Only three players ran for more yards in Browns history than the elusive Pruitt. He even has an NFL rule named after him. “The Greg Pruitt Rule” states that no player can wear a jersey designed to be ripped easily off the player. Pruitt wore 100% cotton jerseys that when pulled during a tackle would rip off into the defender’s hand and then Pruitt would be gone. In 1979 the NFL had enough of copycats and outlawed them for good. The only tearaway jersey that remains is in a glass frame inside Pruitt’s home.

Pruitt is also a member of the Cleveland Browns Legends. The franchise uses this program as a method to honor the team’s all-time greatest athletes who have made sacrifices and contributed to the success of the entire organization. This program began in 2001 with automatic induction of the Browns’ then-Pro Football Hall of Famers.

1976 Crane disks #24 inserted into specially-marked bags of Crane potato chips

Along with those Hall of Famers, the Legends inducted five other inductees into their initial class. Greg Pruitt was one of the that first five along with Ray Renfro, Gene Hickerson, Bernie Kosar and Michael Dean Perry.

Not bad for a kid who was too short and not enough meat on his bones. Now, he is considered “Browns Royalty.”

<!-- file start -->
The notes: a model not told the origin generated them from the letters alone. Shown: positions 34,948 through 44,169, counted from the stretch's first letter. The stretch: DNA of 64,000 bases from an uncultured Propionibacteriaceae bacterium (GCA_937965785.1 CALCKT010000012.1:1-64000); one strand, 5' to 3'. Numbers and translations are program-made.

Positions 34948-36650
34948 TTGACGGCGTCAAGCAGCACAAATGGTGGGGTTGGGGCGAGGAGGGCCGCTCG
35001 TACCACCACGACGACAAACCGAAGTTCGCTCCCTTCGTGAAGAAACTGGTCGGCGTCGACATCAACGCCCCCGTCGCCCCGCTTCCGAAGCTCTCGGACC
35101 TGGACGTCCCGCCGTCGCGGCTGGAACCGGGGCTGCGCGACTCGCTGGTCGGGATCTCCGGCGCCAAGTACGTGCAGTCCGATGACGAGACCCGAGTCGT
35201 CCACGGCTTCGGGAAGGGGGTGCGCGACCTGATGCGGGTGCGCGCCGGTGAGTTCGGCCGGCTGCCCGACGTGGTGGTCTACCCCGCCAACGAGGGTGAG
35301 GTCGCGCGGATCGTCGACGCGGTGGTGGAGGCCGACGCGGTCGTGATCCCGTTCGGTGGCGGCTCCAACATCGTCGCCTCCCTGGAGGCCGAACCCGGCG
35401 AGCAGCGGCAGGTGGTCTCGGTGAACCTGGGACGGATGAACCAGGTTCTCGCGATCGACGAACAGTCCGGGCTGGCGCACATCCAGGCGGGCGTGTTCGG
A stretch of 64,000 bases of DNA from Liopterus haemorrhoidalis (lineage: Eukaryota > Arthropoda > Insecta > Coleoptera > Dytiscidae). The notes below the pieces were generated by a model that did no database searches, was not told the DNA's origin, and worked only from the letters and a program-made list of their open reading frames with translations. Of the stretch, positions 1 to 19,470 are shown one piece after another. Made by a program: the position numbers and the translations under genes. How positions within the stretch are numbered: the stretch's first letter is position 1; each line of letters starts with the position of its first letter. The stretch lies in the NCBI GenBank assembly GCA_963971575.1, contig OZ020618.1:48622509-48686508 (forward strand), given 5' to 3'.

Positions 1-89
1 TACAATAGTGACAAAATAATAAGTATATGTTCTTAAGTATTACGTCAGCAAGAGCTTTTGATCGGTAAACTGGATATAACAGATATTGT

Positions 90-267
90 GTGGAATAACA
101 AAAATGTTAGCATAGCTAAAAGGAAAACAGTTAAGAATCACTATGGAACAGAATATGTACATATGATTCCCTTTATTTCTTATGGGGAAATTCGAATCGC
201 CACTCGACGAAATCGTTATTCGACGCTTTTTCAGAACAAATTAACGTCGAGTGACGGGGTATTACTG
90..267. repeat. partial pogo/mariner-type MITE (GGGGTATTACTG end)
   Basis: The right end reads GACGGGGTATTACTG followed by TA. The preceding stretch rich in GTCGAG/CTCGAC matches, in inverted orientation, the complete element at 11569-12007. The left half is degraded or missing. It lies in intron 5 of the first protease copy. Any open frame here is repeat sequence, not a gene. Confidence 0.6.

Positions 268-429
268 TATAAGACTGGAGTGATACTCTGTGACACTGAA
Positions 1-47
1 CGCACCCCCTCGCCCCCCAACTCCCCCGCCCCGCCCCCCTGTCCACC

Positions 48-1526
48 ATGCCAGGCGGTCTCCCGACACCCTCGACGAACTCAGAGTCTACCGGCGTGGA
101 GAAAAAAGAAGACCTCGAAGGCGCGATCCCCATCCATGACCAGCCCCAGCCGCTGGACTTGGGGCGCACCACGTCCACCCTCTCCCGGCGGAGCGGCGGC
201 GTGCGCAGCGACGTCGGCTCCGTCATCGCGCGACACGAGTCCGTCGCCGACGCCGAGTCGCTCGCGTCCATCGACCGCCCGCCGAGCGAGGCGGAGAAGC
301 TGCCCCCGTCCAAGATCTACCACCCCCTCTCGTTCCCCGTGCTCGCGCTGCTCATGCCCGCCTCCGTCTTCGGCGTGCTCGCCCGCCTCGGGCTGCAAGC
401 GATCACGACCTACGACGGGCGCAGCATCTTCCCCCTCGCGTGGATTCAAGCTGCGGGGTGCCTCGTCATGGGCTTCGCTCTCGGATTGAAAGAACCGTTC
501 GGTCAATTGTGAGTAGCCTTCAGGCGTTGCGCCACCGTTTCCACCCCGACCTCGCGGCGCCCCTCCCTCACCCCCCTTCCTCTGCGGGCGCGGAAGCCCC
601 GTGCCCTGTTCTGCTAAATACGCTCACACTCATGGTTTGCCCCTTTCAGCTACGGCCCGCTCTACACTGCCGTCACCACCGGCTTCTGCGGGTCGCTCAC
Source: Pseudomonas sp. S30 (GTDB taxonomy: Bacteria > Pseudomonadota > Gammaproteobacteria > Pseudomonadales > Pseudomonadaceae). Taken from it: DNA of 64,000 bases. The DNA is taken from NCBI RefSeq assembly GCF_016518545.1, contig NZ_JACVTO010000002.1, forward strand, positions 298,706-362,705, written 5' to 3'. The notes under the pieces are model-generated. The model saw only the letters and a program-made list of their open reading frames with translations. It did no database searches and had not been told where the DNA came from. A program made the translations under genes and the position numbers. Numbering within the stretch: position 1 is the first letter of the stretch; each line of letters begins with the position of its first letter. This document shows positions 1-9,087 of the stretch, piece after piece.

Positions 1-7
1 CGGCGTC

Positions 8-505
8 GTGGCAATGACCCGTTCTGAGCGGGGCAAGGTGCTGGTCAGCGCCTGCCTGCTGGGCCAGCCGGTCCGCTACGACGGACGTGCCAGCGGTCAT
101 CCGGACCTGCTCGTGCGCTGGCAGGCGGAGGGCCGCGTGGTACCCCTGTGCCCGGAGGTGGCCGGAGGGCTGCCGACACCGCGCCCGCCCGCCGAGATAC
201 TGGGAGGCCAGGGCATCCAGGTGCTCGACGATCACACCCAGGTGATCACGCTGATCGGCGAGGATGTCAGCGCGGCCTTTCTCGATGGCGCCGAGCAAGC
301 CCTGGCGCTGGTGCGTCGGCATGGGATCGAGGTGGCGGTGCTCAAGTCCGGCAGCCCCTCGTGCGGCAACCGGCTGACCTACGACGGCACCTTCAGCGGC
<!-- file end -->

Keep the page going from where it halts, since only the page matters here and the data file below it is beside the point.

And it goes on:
Today, Pruitt is a consultant to the general contractor company he began called Pruitt and Associates in Shaker Heights, Ohio. Their motto is, “Whatever repair, replacement a home may need. We Do-It Pruitt.” A true Texan and Southerner, what once was the cruel exposure to the frigid cold winters is now an embrace of the culture and climate of the Cleveland area. He even snow skis.

DBN caught up with Pruitt to ask him how he did not win the Heisman Trophy despite rushing for 1,760 yards in a single season, if he really had to write a letter to get onto a national sports competition, and why his ejection from one game helped the Browns win.

DBN: You grew up in Houston and played four sports: basketball, football, baseball and track. Your grandfather Edward Philpot played Negro League baseball. Were you able to attend his games, and do you feel you inherited his athletic abilities?